Door-dash ride along, a parent’s and informaticist’s view

Ever wonder what the gig economy is all about? What is the experience of drivers, interacting with restaurants, with traffic, with the AI-in-the-cloud, with customers?

My son recently turned to this service to make some cash prior to his upcoming trip. Wonder of wonders, he offered to let me come ride-along for a few hours on one of his outings.

Finally! a chance to see behind the velvet curtain! Is there a Wizard in Oz controlling things?

We spent about 4 hours together, including the dinner rush.

What did I learn, as a parent and an informaticist?

Gas is expensive

at $5 and eats (pun intended) into any profit margin. Food delivery is particularly hard right now, but I can’t imagine it is much easier or more lucrative even with less expensive gas.

This is hard work.

Even four hours is a lot of work, I can’t imagine doing this for more, and day after day. Even my son, after a couple weeks of doing this, notes that “this could be an occasional supplement to someone with an existing job, but I can’t see doing this full time for the few dollars it brings in.”

It is good to go online

and learn tricks from others. I haven’t done the surfing, but it sounds like there are youtube videos for strategies on how Dashers can make money. For example, “don’t take every offer that comes to you over the phone.” Some deliveries only offer a couple dollars for 2-3 miles of driving, working out to about a dollar a mile. From what we believe of the algorithm, if a driver turns down a delivery, the next driver gets a slightly higher offer. IF that is the case, it is the responsibility of drivers to look out for each other and decline overly cheap delivery offers! (see: Fight the Man!).

The informaticist likes end-users who educate themselves to improve their own workflow and experience.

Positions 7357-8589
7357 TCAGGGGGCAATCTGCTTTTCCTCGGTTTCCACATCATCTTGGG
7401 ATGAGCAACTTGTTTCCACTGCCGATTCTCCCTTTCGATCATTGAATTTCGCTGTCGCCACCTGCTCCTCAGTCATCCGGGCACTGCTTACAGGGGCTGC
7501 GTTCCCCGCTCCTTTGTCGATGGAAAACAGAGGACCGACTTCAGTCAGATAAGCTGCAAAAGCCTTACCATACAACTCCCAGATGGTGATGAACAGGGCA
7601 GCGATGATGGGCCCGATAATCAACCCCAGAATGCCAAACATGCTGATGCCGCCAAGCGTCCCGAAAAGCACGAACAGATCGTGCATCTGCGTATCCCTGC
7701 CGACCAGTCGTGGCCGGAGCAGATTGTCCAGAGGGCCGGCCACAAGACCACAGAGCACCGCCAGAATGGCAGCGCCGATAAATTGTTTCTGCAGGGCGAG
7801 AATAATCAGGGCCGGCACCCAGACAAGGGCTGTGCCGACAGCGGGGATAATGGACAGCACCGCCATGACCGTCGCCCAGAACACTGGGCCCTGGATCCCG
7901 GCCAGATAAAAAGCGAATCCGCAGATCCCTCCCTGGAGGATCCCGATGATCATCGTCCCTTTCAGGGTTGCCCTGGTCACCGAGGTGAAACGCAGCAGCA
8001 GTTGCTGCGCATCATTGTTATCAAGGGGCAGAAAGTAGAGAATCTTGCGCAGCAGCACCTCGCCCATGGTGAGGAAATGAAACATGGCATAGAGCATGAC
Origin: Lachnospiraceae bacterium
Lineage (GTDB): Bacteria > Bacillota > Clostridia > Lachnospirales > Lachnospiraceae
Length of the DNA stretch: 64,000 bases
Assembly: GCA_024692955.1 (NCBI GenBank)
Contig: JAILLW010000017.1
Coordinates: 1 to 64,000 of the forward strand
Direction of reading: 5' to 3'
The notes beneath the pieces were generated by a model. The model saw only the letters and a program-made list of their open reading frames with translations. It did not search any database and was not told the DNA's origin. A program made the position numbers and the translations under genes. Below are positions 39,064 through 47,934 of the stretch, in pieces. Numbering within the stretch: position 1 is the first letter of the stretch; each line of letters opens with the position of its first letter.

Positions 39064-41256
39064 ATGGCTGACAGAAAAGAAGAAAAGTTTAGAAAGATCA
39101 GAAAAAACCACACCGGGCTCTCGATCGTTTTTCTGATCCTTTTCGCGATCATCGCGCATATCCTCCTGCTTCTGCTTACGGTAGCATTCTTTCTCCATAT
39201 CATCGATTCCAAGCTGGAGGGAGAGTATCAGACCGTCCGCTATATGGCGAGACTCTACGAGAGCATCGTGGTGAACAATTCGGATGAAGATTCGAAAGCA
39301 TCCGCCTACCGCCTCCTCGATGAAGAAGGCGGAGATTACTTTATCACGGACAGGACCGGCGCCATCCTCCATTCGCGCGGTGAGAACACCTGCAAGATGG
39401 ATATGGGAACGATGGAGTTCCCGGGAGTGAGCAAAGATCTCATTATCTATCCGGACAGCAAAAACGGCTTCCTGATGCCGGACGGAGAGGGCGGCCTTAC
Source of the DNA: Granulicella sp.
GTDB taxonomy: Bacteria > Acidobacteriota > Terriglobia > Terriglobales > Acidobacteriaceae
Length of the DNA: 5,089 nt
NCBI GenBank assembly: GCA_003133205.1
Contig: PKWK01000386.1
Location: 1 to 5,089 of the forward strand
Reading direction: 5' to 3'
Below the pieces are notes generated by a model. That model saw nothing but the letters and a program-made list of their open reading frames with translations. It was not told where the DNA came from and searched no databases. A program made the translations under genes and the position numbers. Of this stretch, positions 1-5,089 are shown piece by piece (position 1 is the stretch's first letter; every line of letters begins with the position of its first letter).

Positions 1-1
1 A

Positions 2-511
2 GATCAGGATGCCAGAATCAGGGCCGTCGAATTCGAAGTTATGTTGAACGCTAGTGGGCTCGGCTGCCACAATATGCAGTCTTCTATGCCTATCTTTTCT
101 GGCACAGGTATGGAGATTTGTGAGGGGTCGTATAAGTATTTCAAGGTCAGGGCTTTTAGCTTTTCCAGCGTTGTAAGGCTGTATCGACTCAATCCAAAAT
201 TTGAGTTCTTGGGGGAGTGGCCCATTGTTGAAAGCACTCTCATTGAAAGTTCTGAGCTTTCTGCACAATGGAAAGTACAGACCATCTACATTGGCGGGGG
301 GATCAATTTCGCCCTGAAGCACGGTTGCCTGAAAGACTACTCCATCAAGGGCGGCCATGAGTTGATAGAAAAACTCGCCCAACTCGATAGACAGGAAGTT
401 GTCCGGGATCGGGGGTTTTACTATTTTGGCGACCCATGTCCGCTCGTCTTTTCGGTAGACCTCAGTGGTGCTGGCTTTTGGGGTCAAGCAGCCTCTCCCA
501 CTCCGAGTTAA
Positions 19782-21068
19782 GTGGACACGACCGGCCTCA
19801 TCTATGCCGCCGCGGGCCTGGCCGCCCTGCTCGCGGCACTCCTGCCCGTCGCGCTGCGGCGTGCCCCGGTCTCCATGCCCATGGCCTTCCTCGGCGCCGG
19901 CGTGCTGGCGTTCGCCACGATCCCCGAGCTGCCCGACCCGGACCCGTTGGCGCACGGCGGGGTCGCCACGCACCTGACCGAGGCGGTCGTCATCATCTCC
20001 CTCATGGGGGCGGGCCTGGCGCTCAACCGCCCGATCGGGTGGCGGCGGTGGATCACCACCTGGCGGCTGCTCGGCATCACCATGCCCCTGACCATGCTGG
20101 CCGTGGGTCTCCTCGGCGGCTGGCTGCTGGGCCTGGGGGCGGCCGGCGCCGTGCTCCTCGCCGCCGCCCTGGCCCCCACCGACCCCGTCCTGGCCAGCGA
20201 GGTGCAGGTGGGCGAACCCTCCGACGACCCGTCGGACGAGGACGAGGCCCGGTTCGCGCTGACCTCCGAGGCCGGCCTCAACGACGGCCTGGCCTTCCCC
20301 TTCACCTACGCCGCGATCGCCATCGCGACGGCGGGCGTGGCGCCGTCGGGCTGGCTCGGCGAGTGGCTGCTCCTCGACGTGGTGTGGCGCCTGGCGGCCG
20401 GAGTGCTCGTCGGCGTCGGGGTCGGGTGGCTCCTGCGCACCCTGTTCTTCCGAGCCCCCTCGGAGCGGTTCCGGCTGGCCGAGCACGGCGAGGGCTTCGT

Traffic is terrible

and some drivers have lost sight of their humanity. I occasionally see bad behavior on the streets when I’m driving, but spending 4 hours driving around the city, gives you a concentrated view of your neighbors. The pandemic has done something to our vehicular civility. People honking at folks driving the speed limit, people swerving and gunning their engines to get 1 or 2 spaces ahead in traffic, emotions running high while operating multi-ton vehicles. A dangerous workplace.

The informaticist understands strong emotion and unhappy end-users who act out at times.

Sometimes little physical tweaks

help provide better service. Having a shopping bag that is insulated keeps the food hot a little longer on your drive from the source to the delivery. Wearing comfortable clothing, having a phone with charger (a task-horse! Receive delivery offers, map your drive, text your delivery recipient that you are on your way, take a photo to prove you left it in the right place), and even better if you get good gas mileage.

The informaticist enjoys seeing work-flow tweaks that improve outcomes.

The smells are free, but it costs you

One bad side effect of driving food around, is that the food smells eventually get to you. Maybe not when you start, but a few hours in and inevitably you’ll get hungry. Uh-oh. Those fries … fast food places sure have dialed in the sensory experience. Other times the food is NOT to your preference, and you can’t get there soon enough to let it go. On the other hand, you get to learn where people like to order from, and you’re likely to find some new places to eat (we found bb.q, a relatively new Korean barbecue chicken place in Denver: cool)!

Don’t forget the drink(s)

The algorithm is smart enough to remind you to pick up drinks; having several moving parts to the order (not just the food bag, but also drink(s) and secondary items complicates the process and increases risk of error, so some reminders are built in. Also, some restaurants are on the app and can also call you back if you miss something.

Error-anticipating and error-correcting. The informaticist smiles.

Don’t be greedy. Or, maybe be greedy.

Apparently some gig economy workers run Door Dash and also Uber Eats and sometimes also Uber and Lyft AT THE SAME TIME, just to increase their chance of picking up more offers and staying busy. I can’t imagine the cognitive load (and increased danger) that entails whether stationary or while moving.

Separately, the app will sometimes try to package deliveries together (hey! if you drive another block, you can deliver a second request from a nearby restaurant, want to?) I can see the algorithm trying to lower costs and combine trips within a restricted time-block and geography-block. Kind of like the ‘traveling salesman‘ math problem. Except different.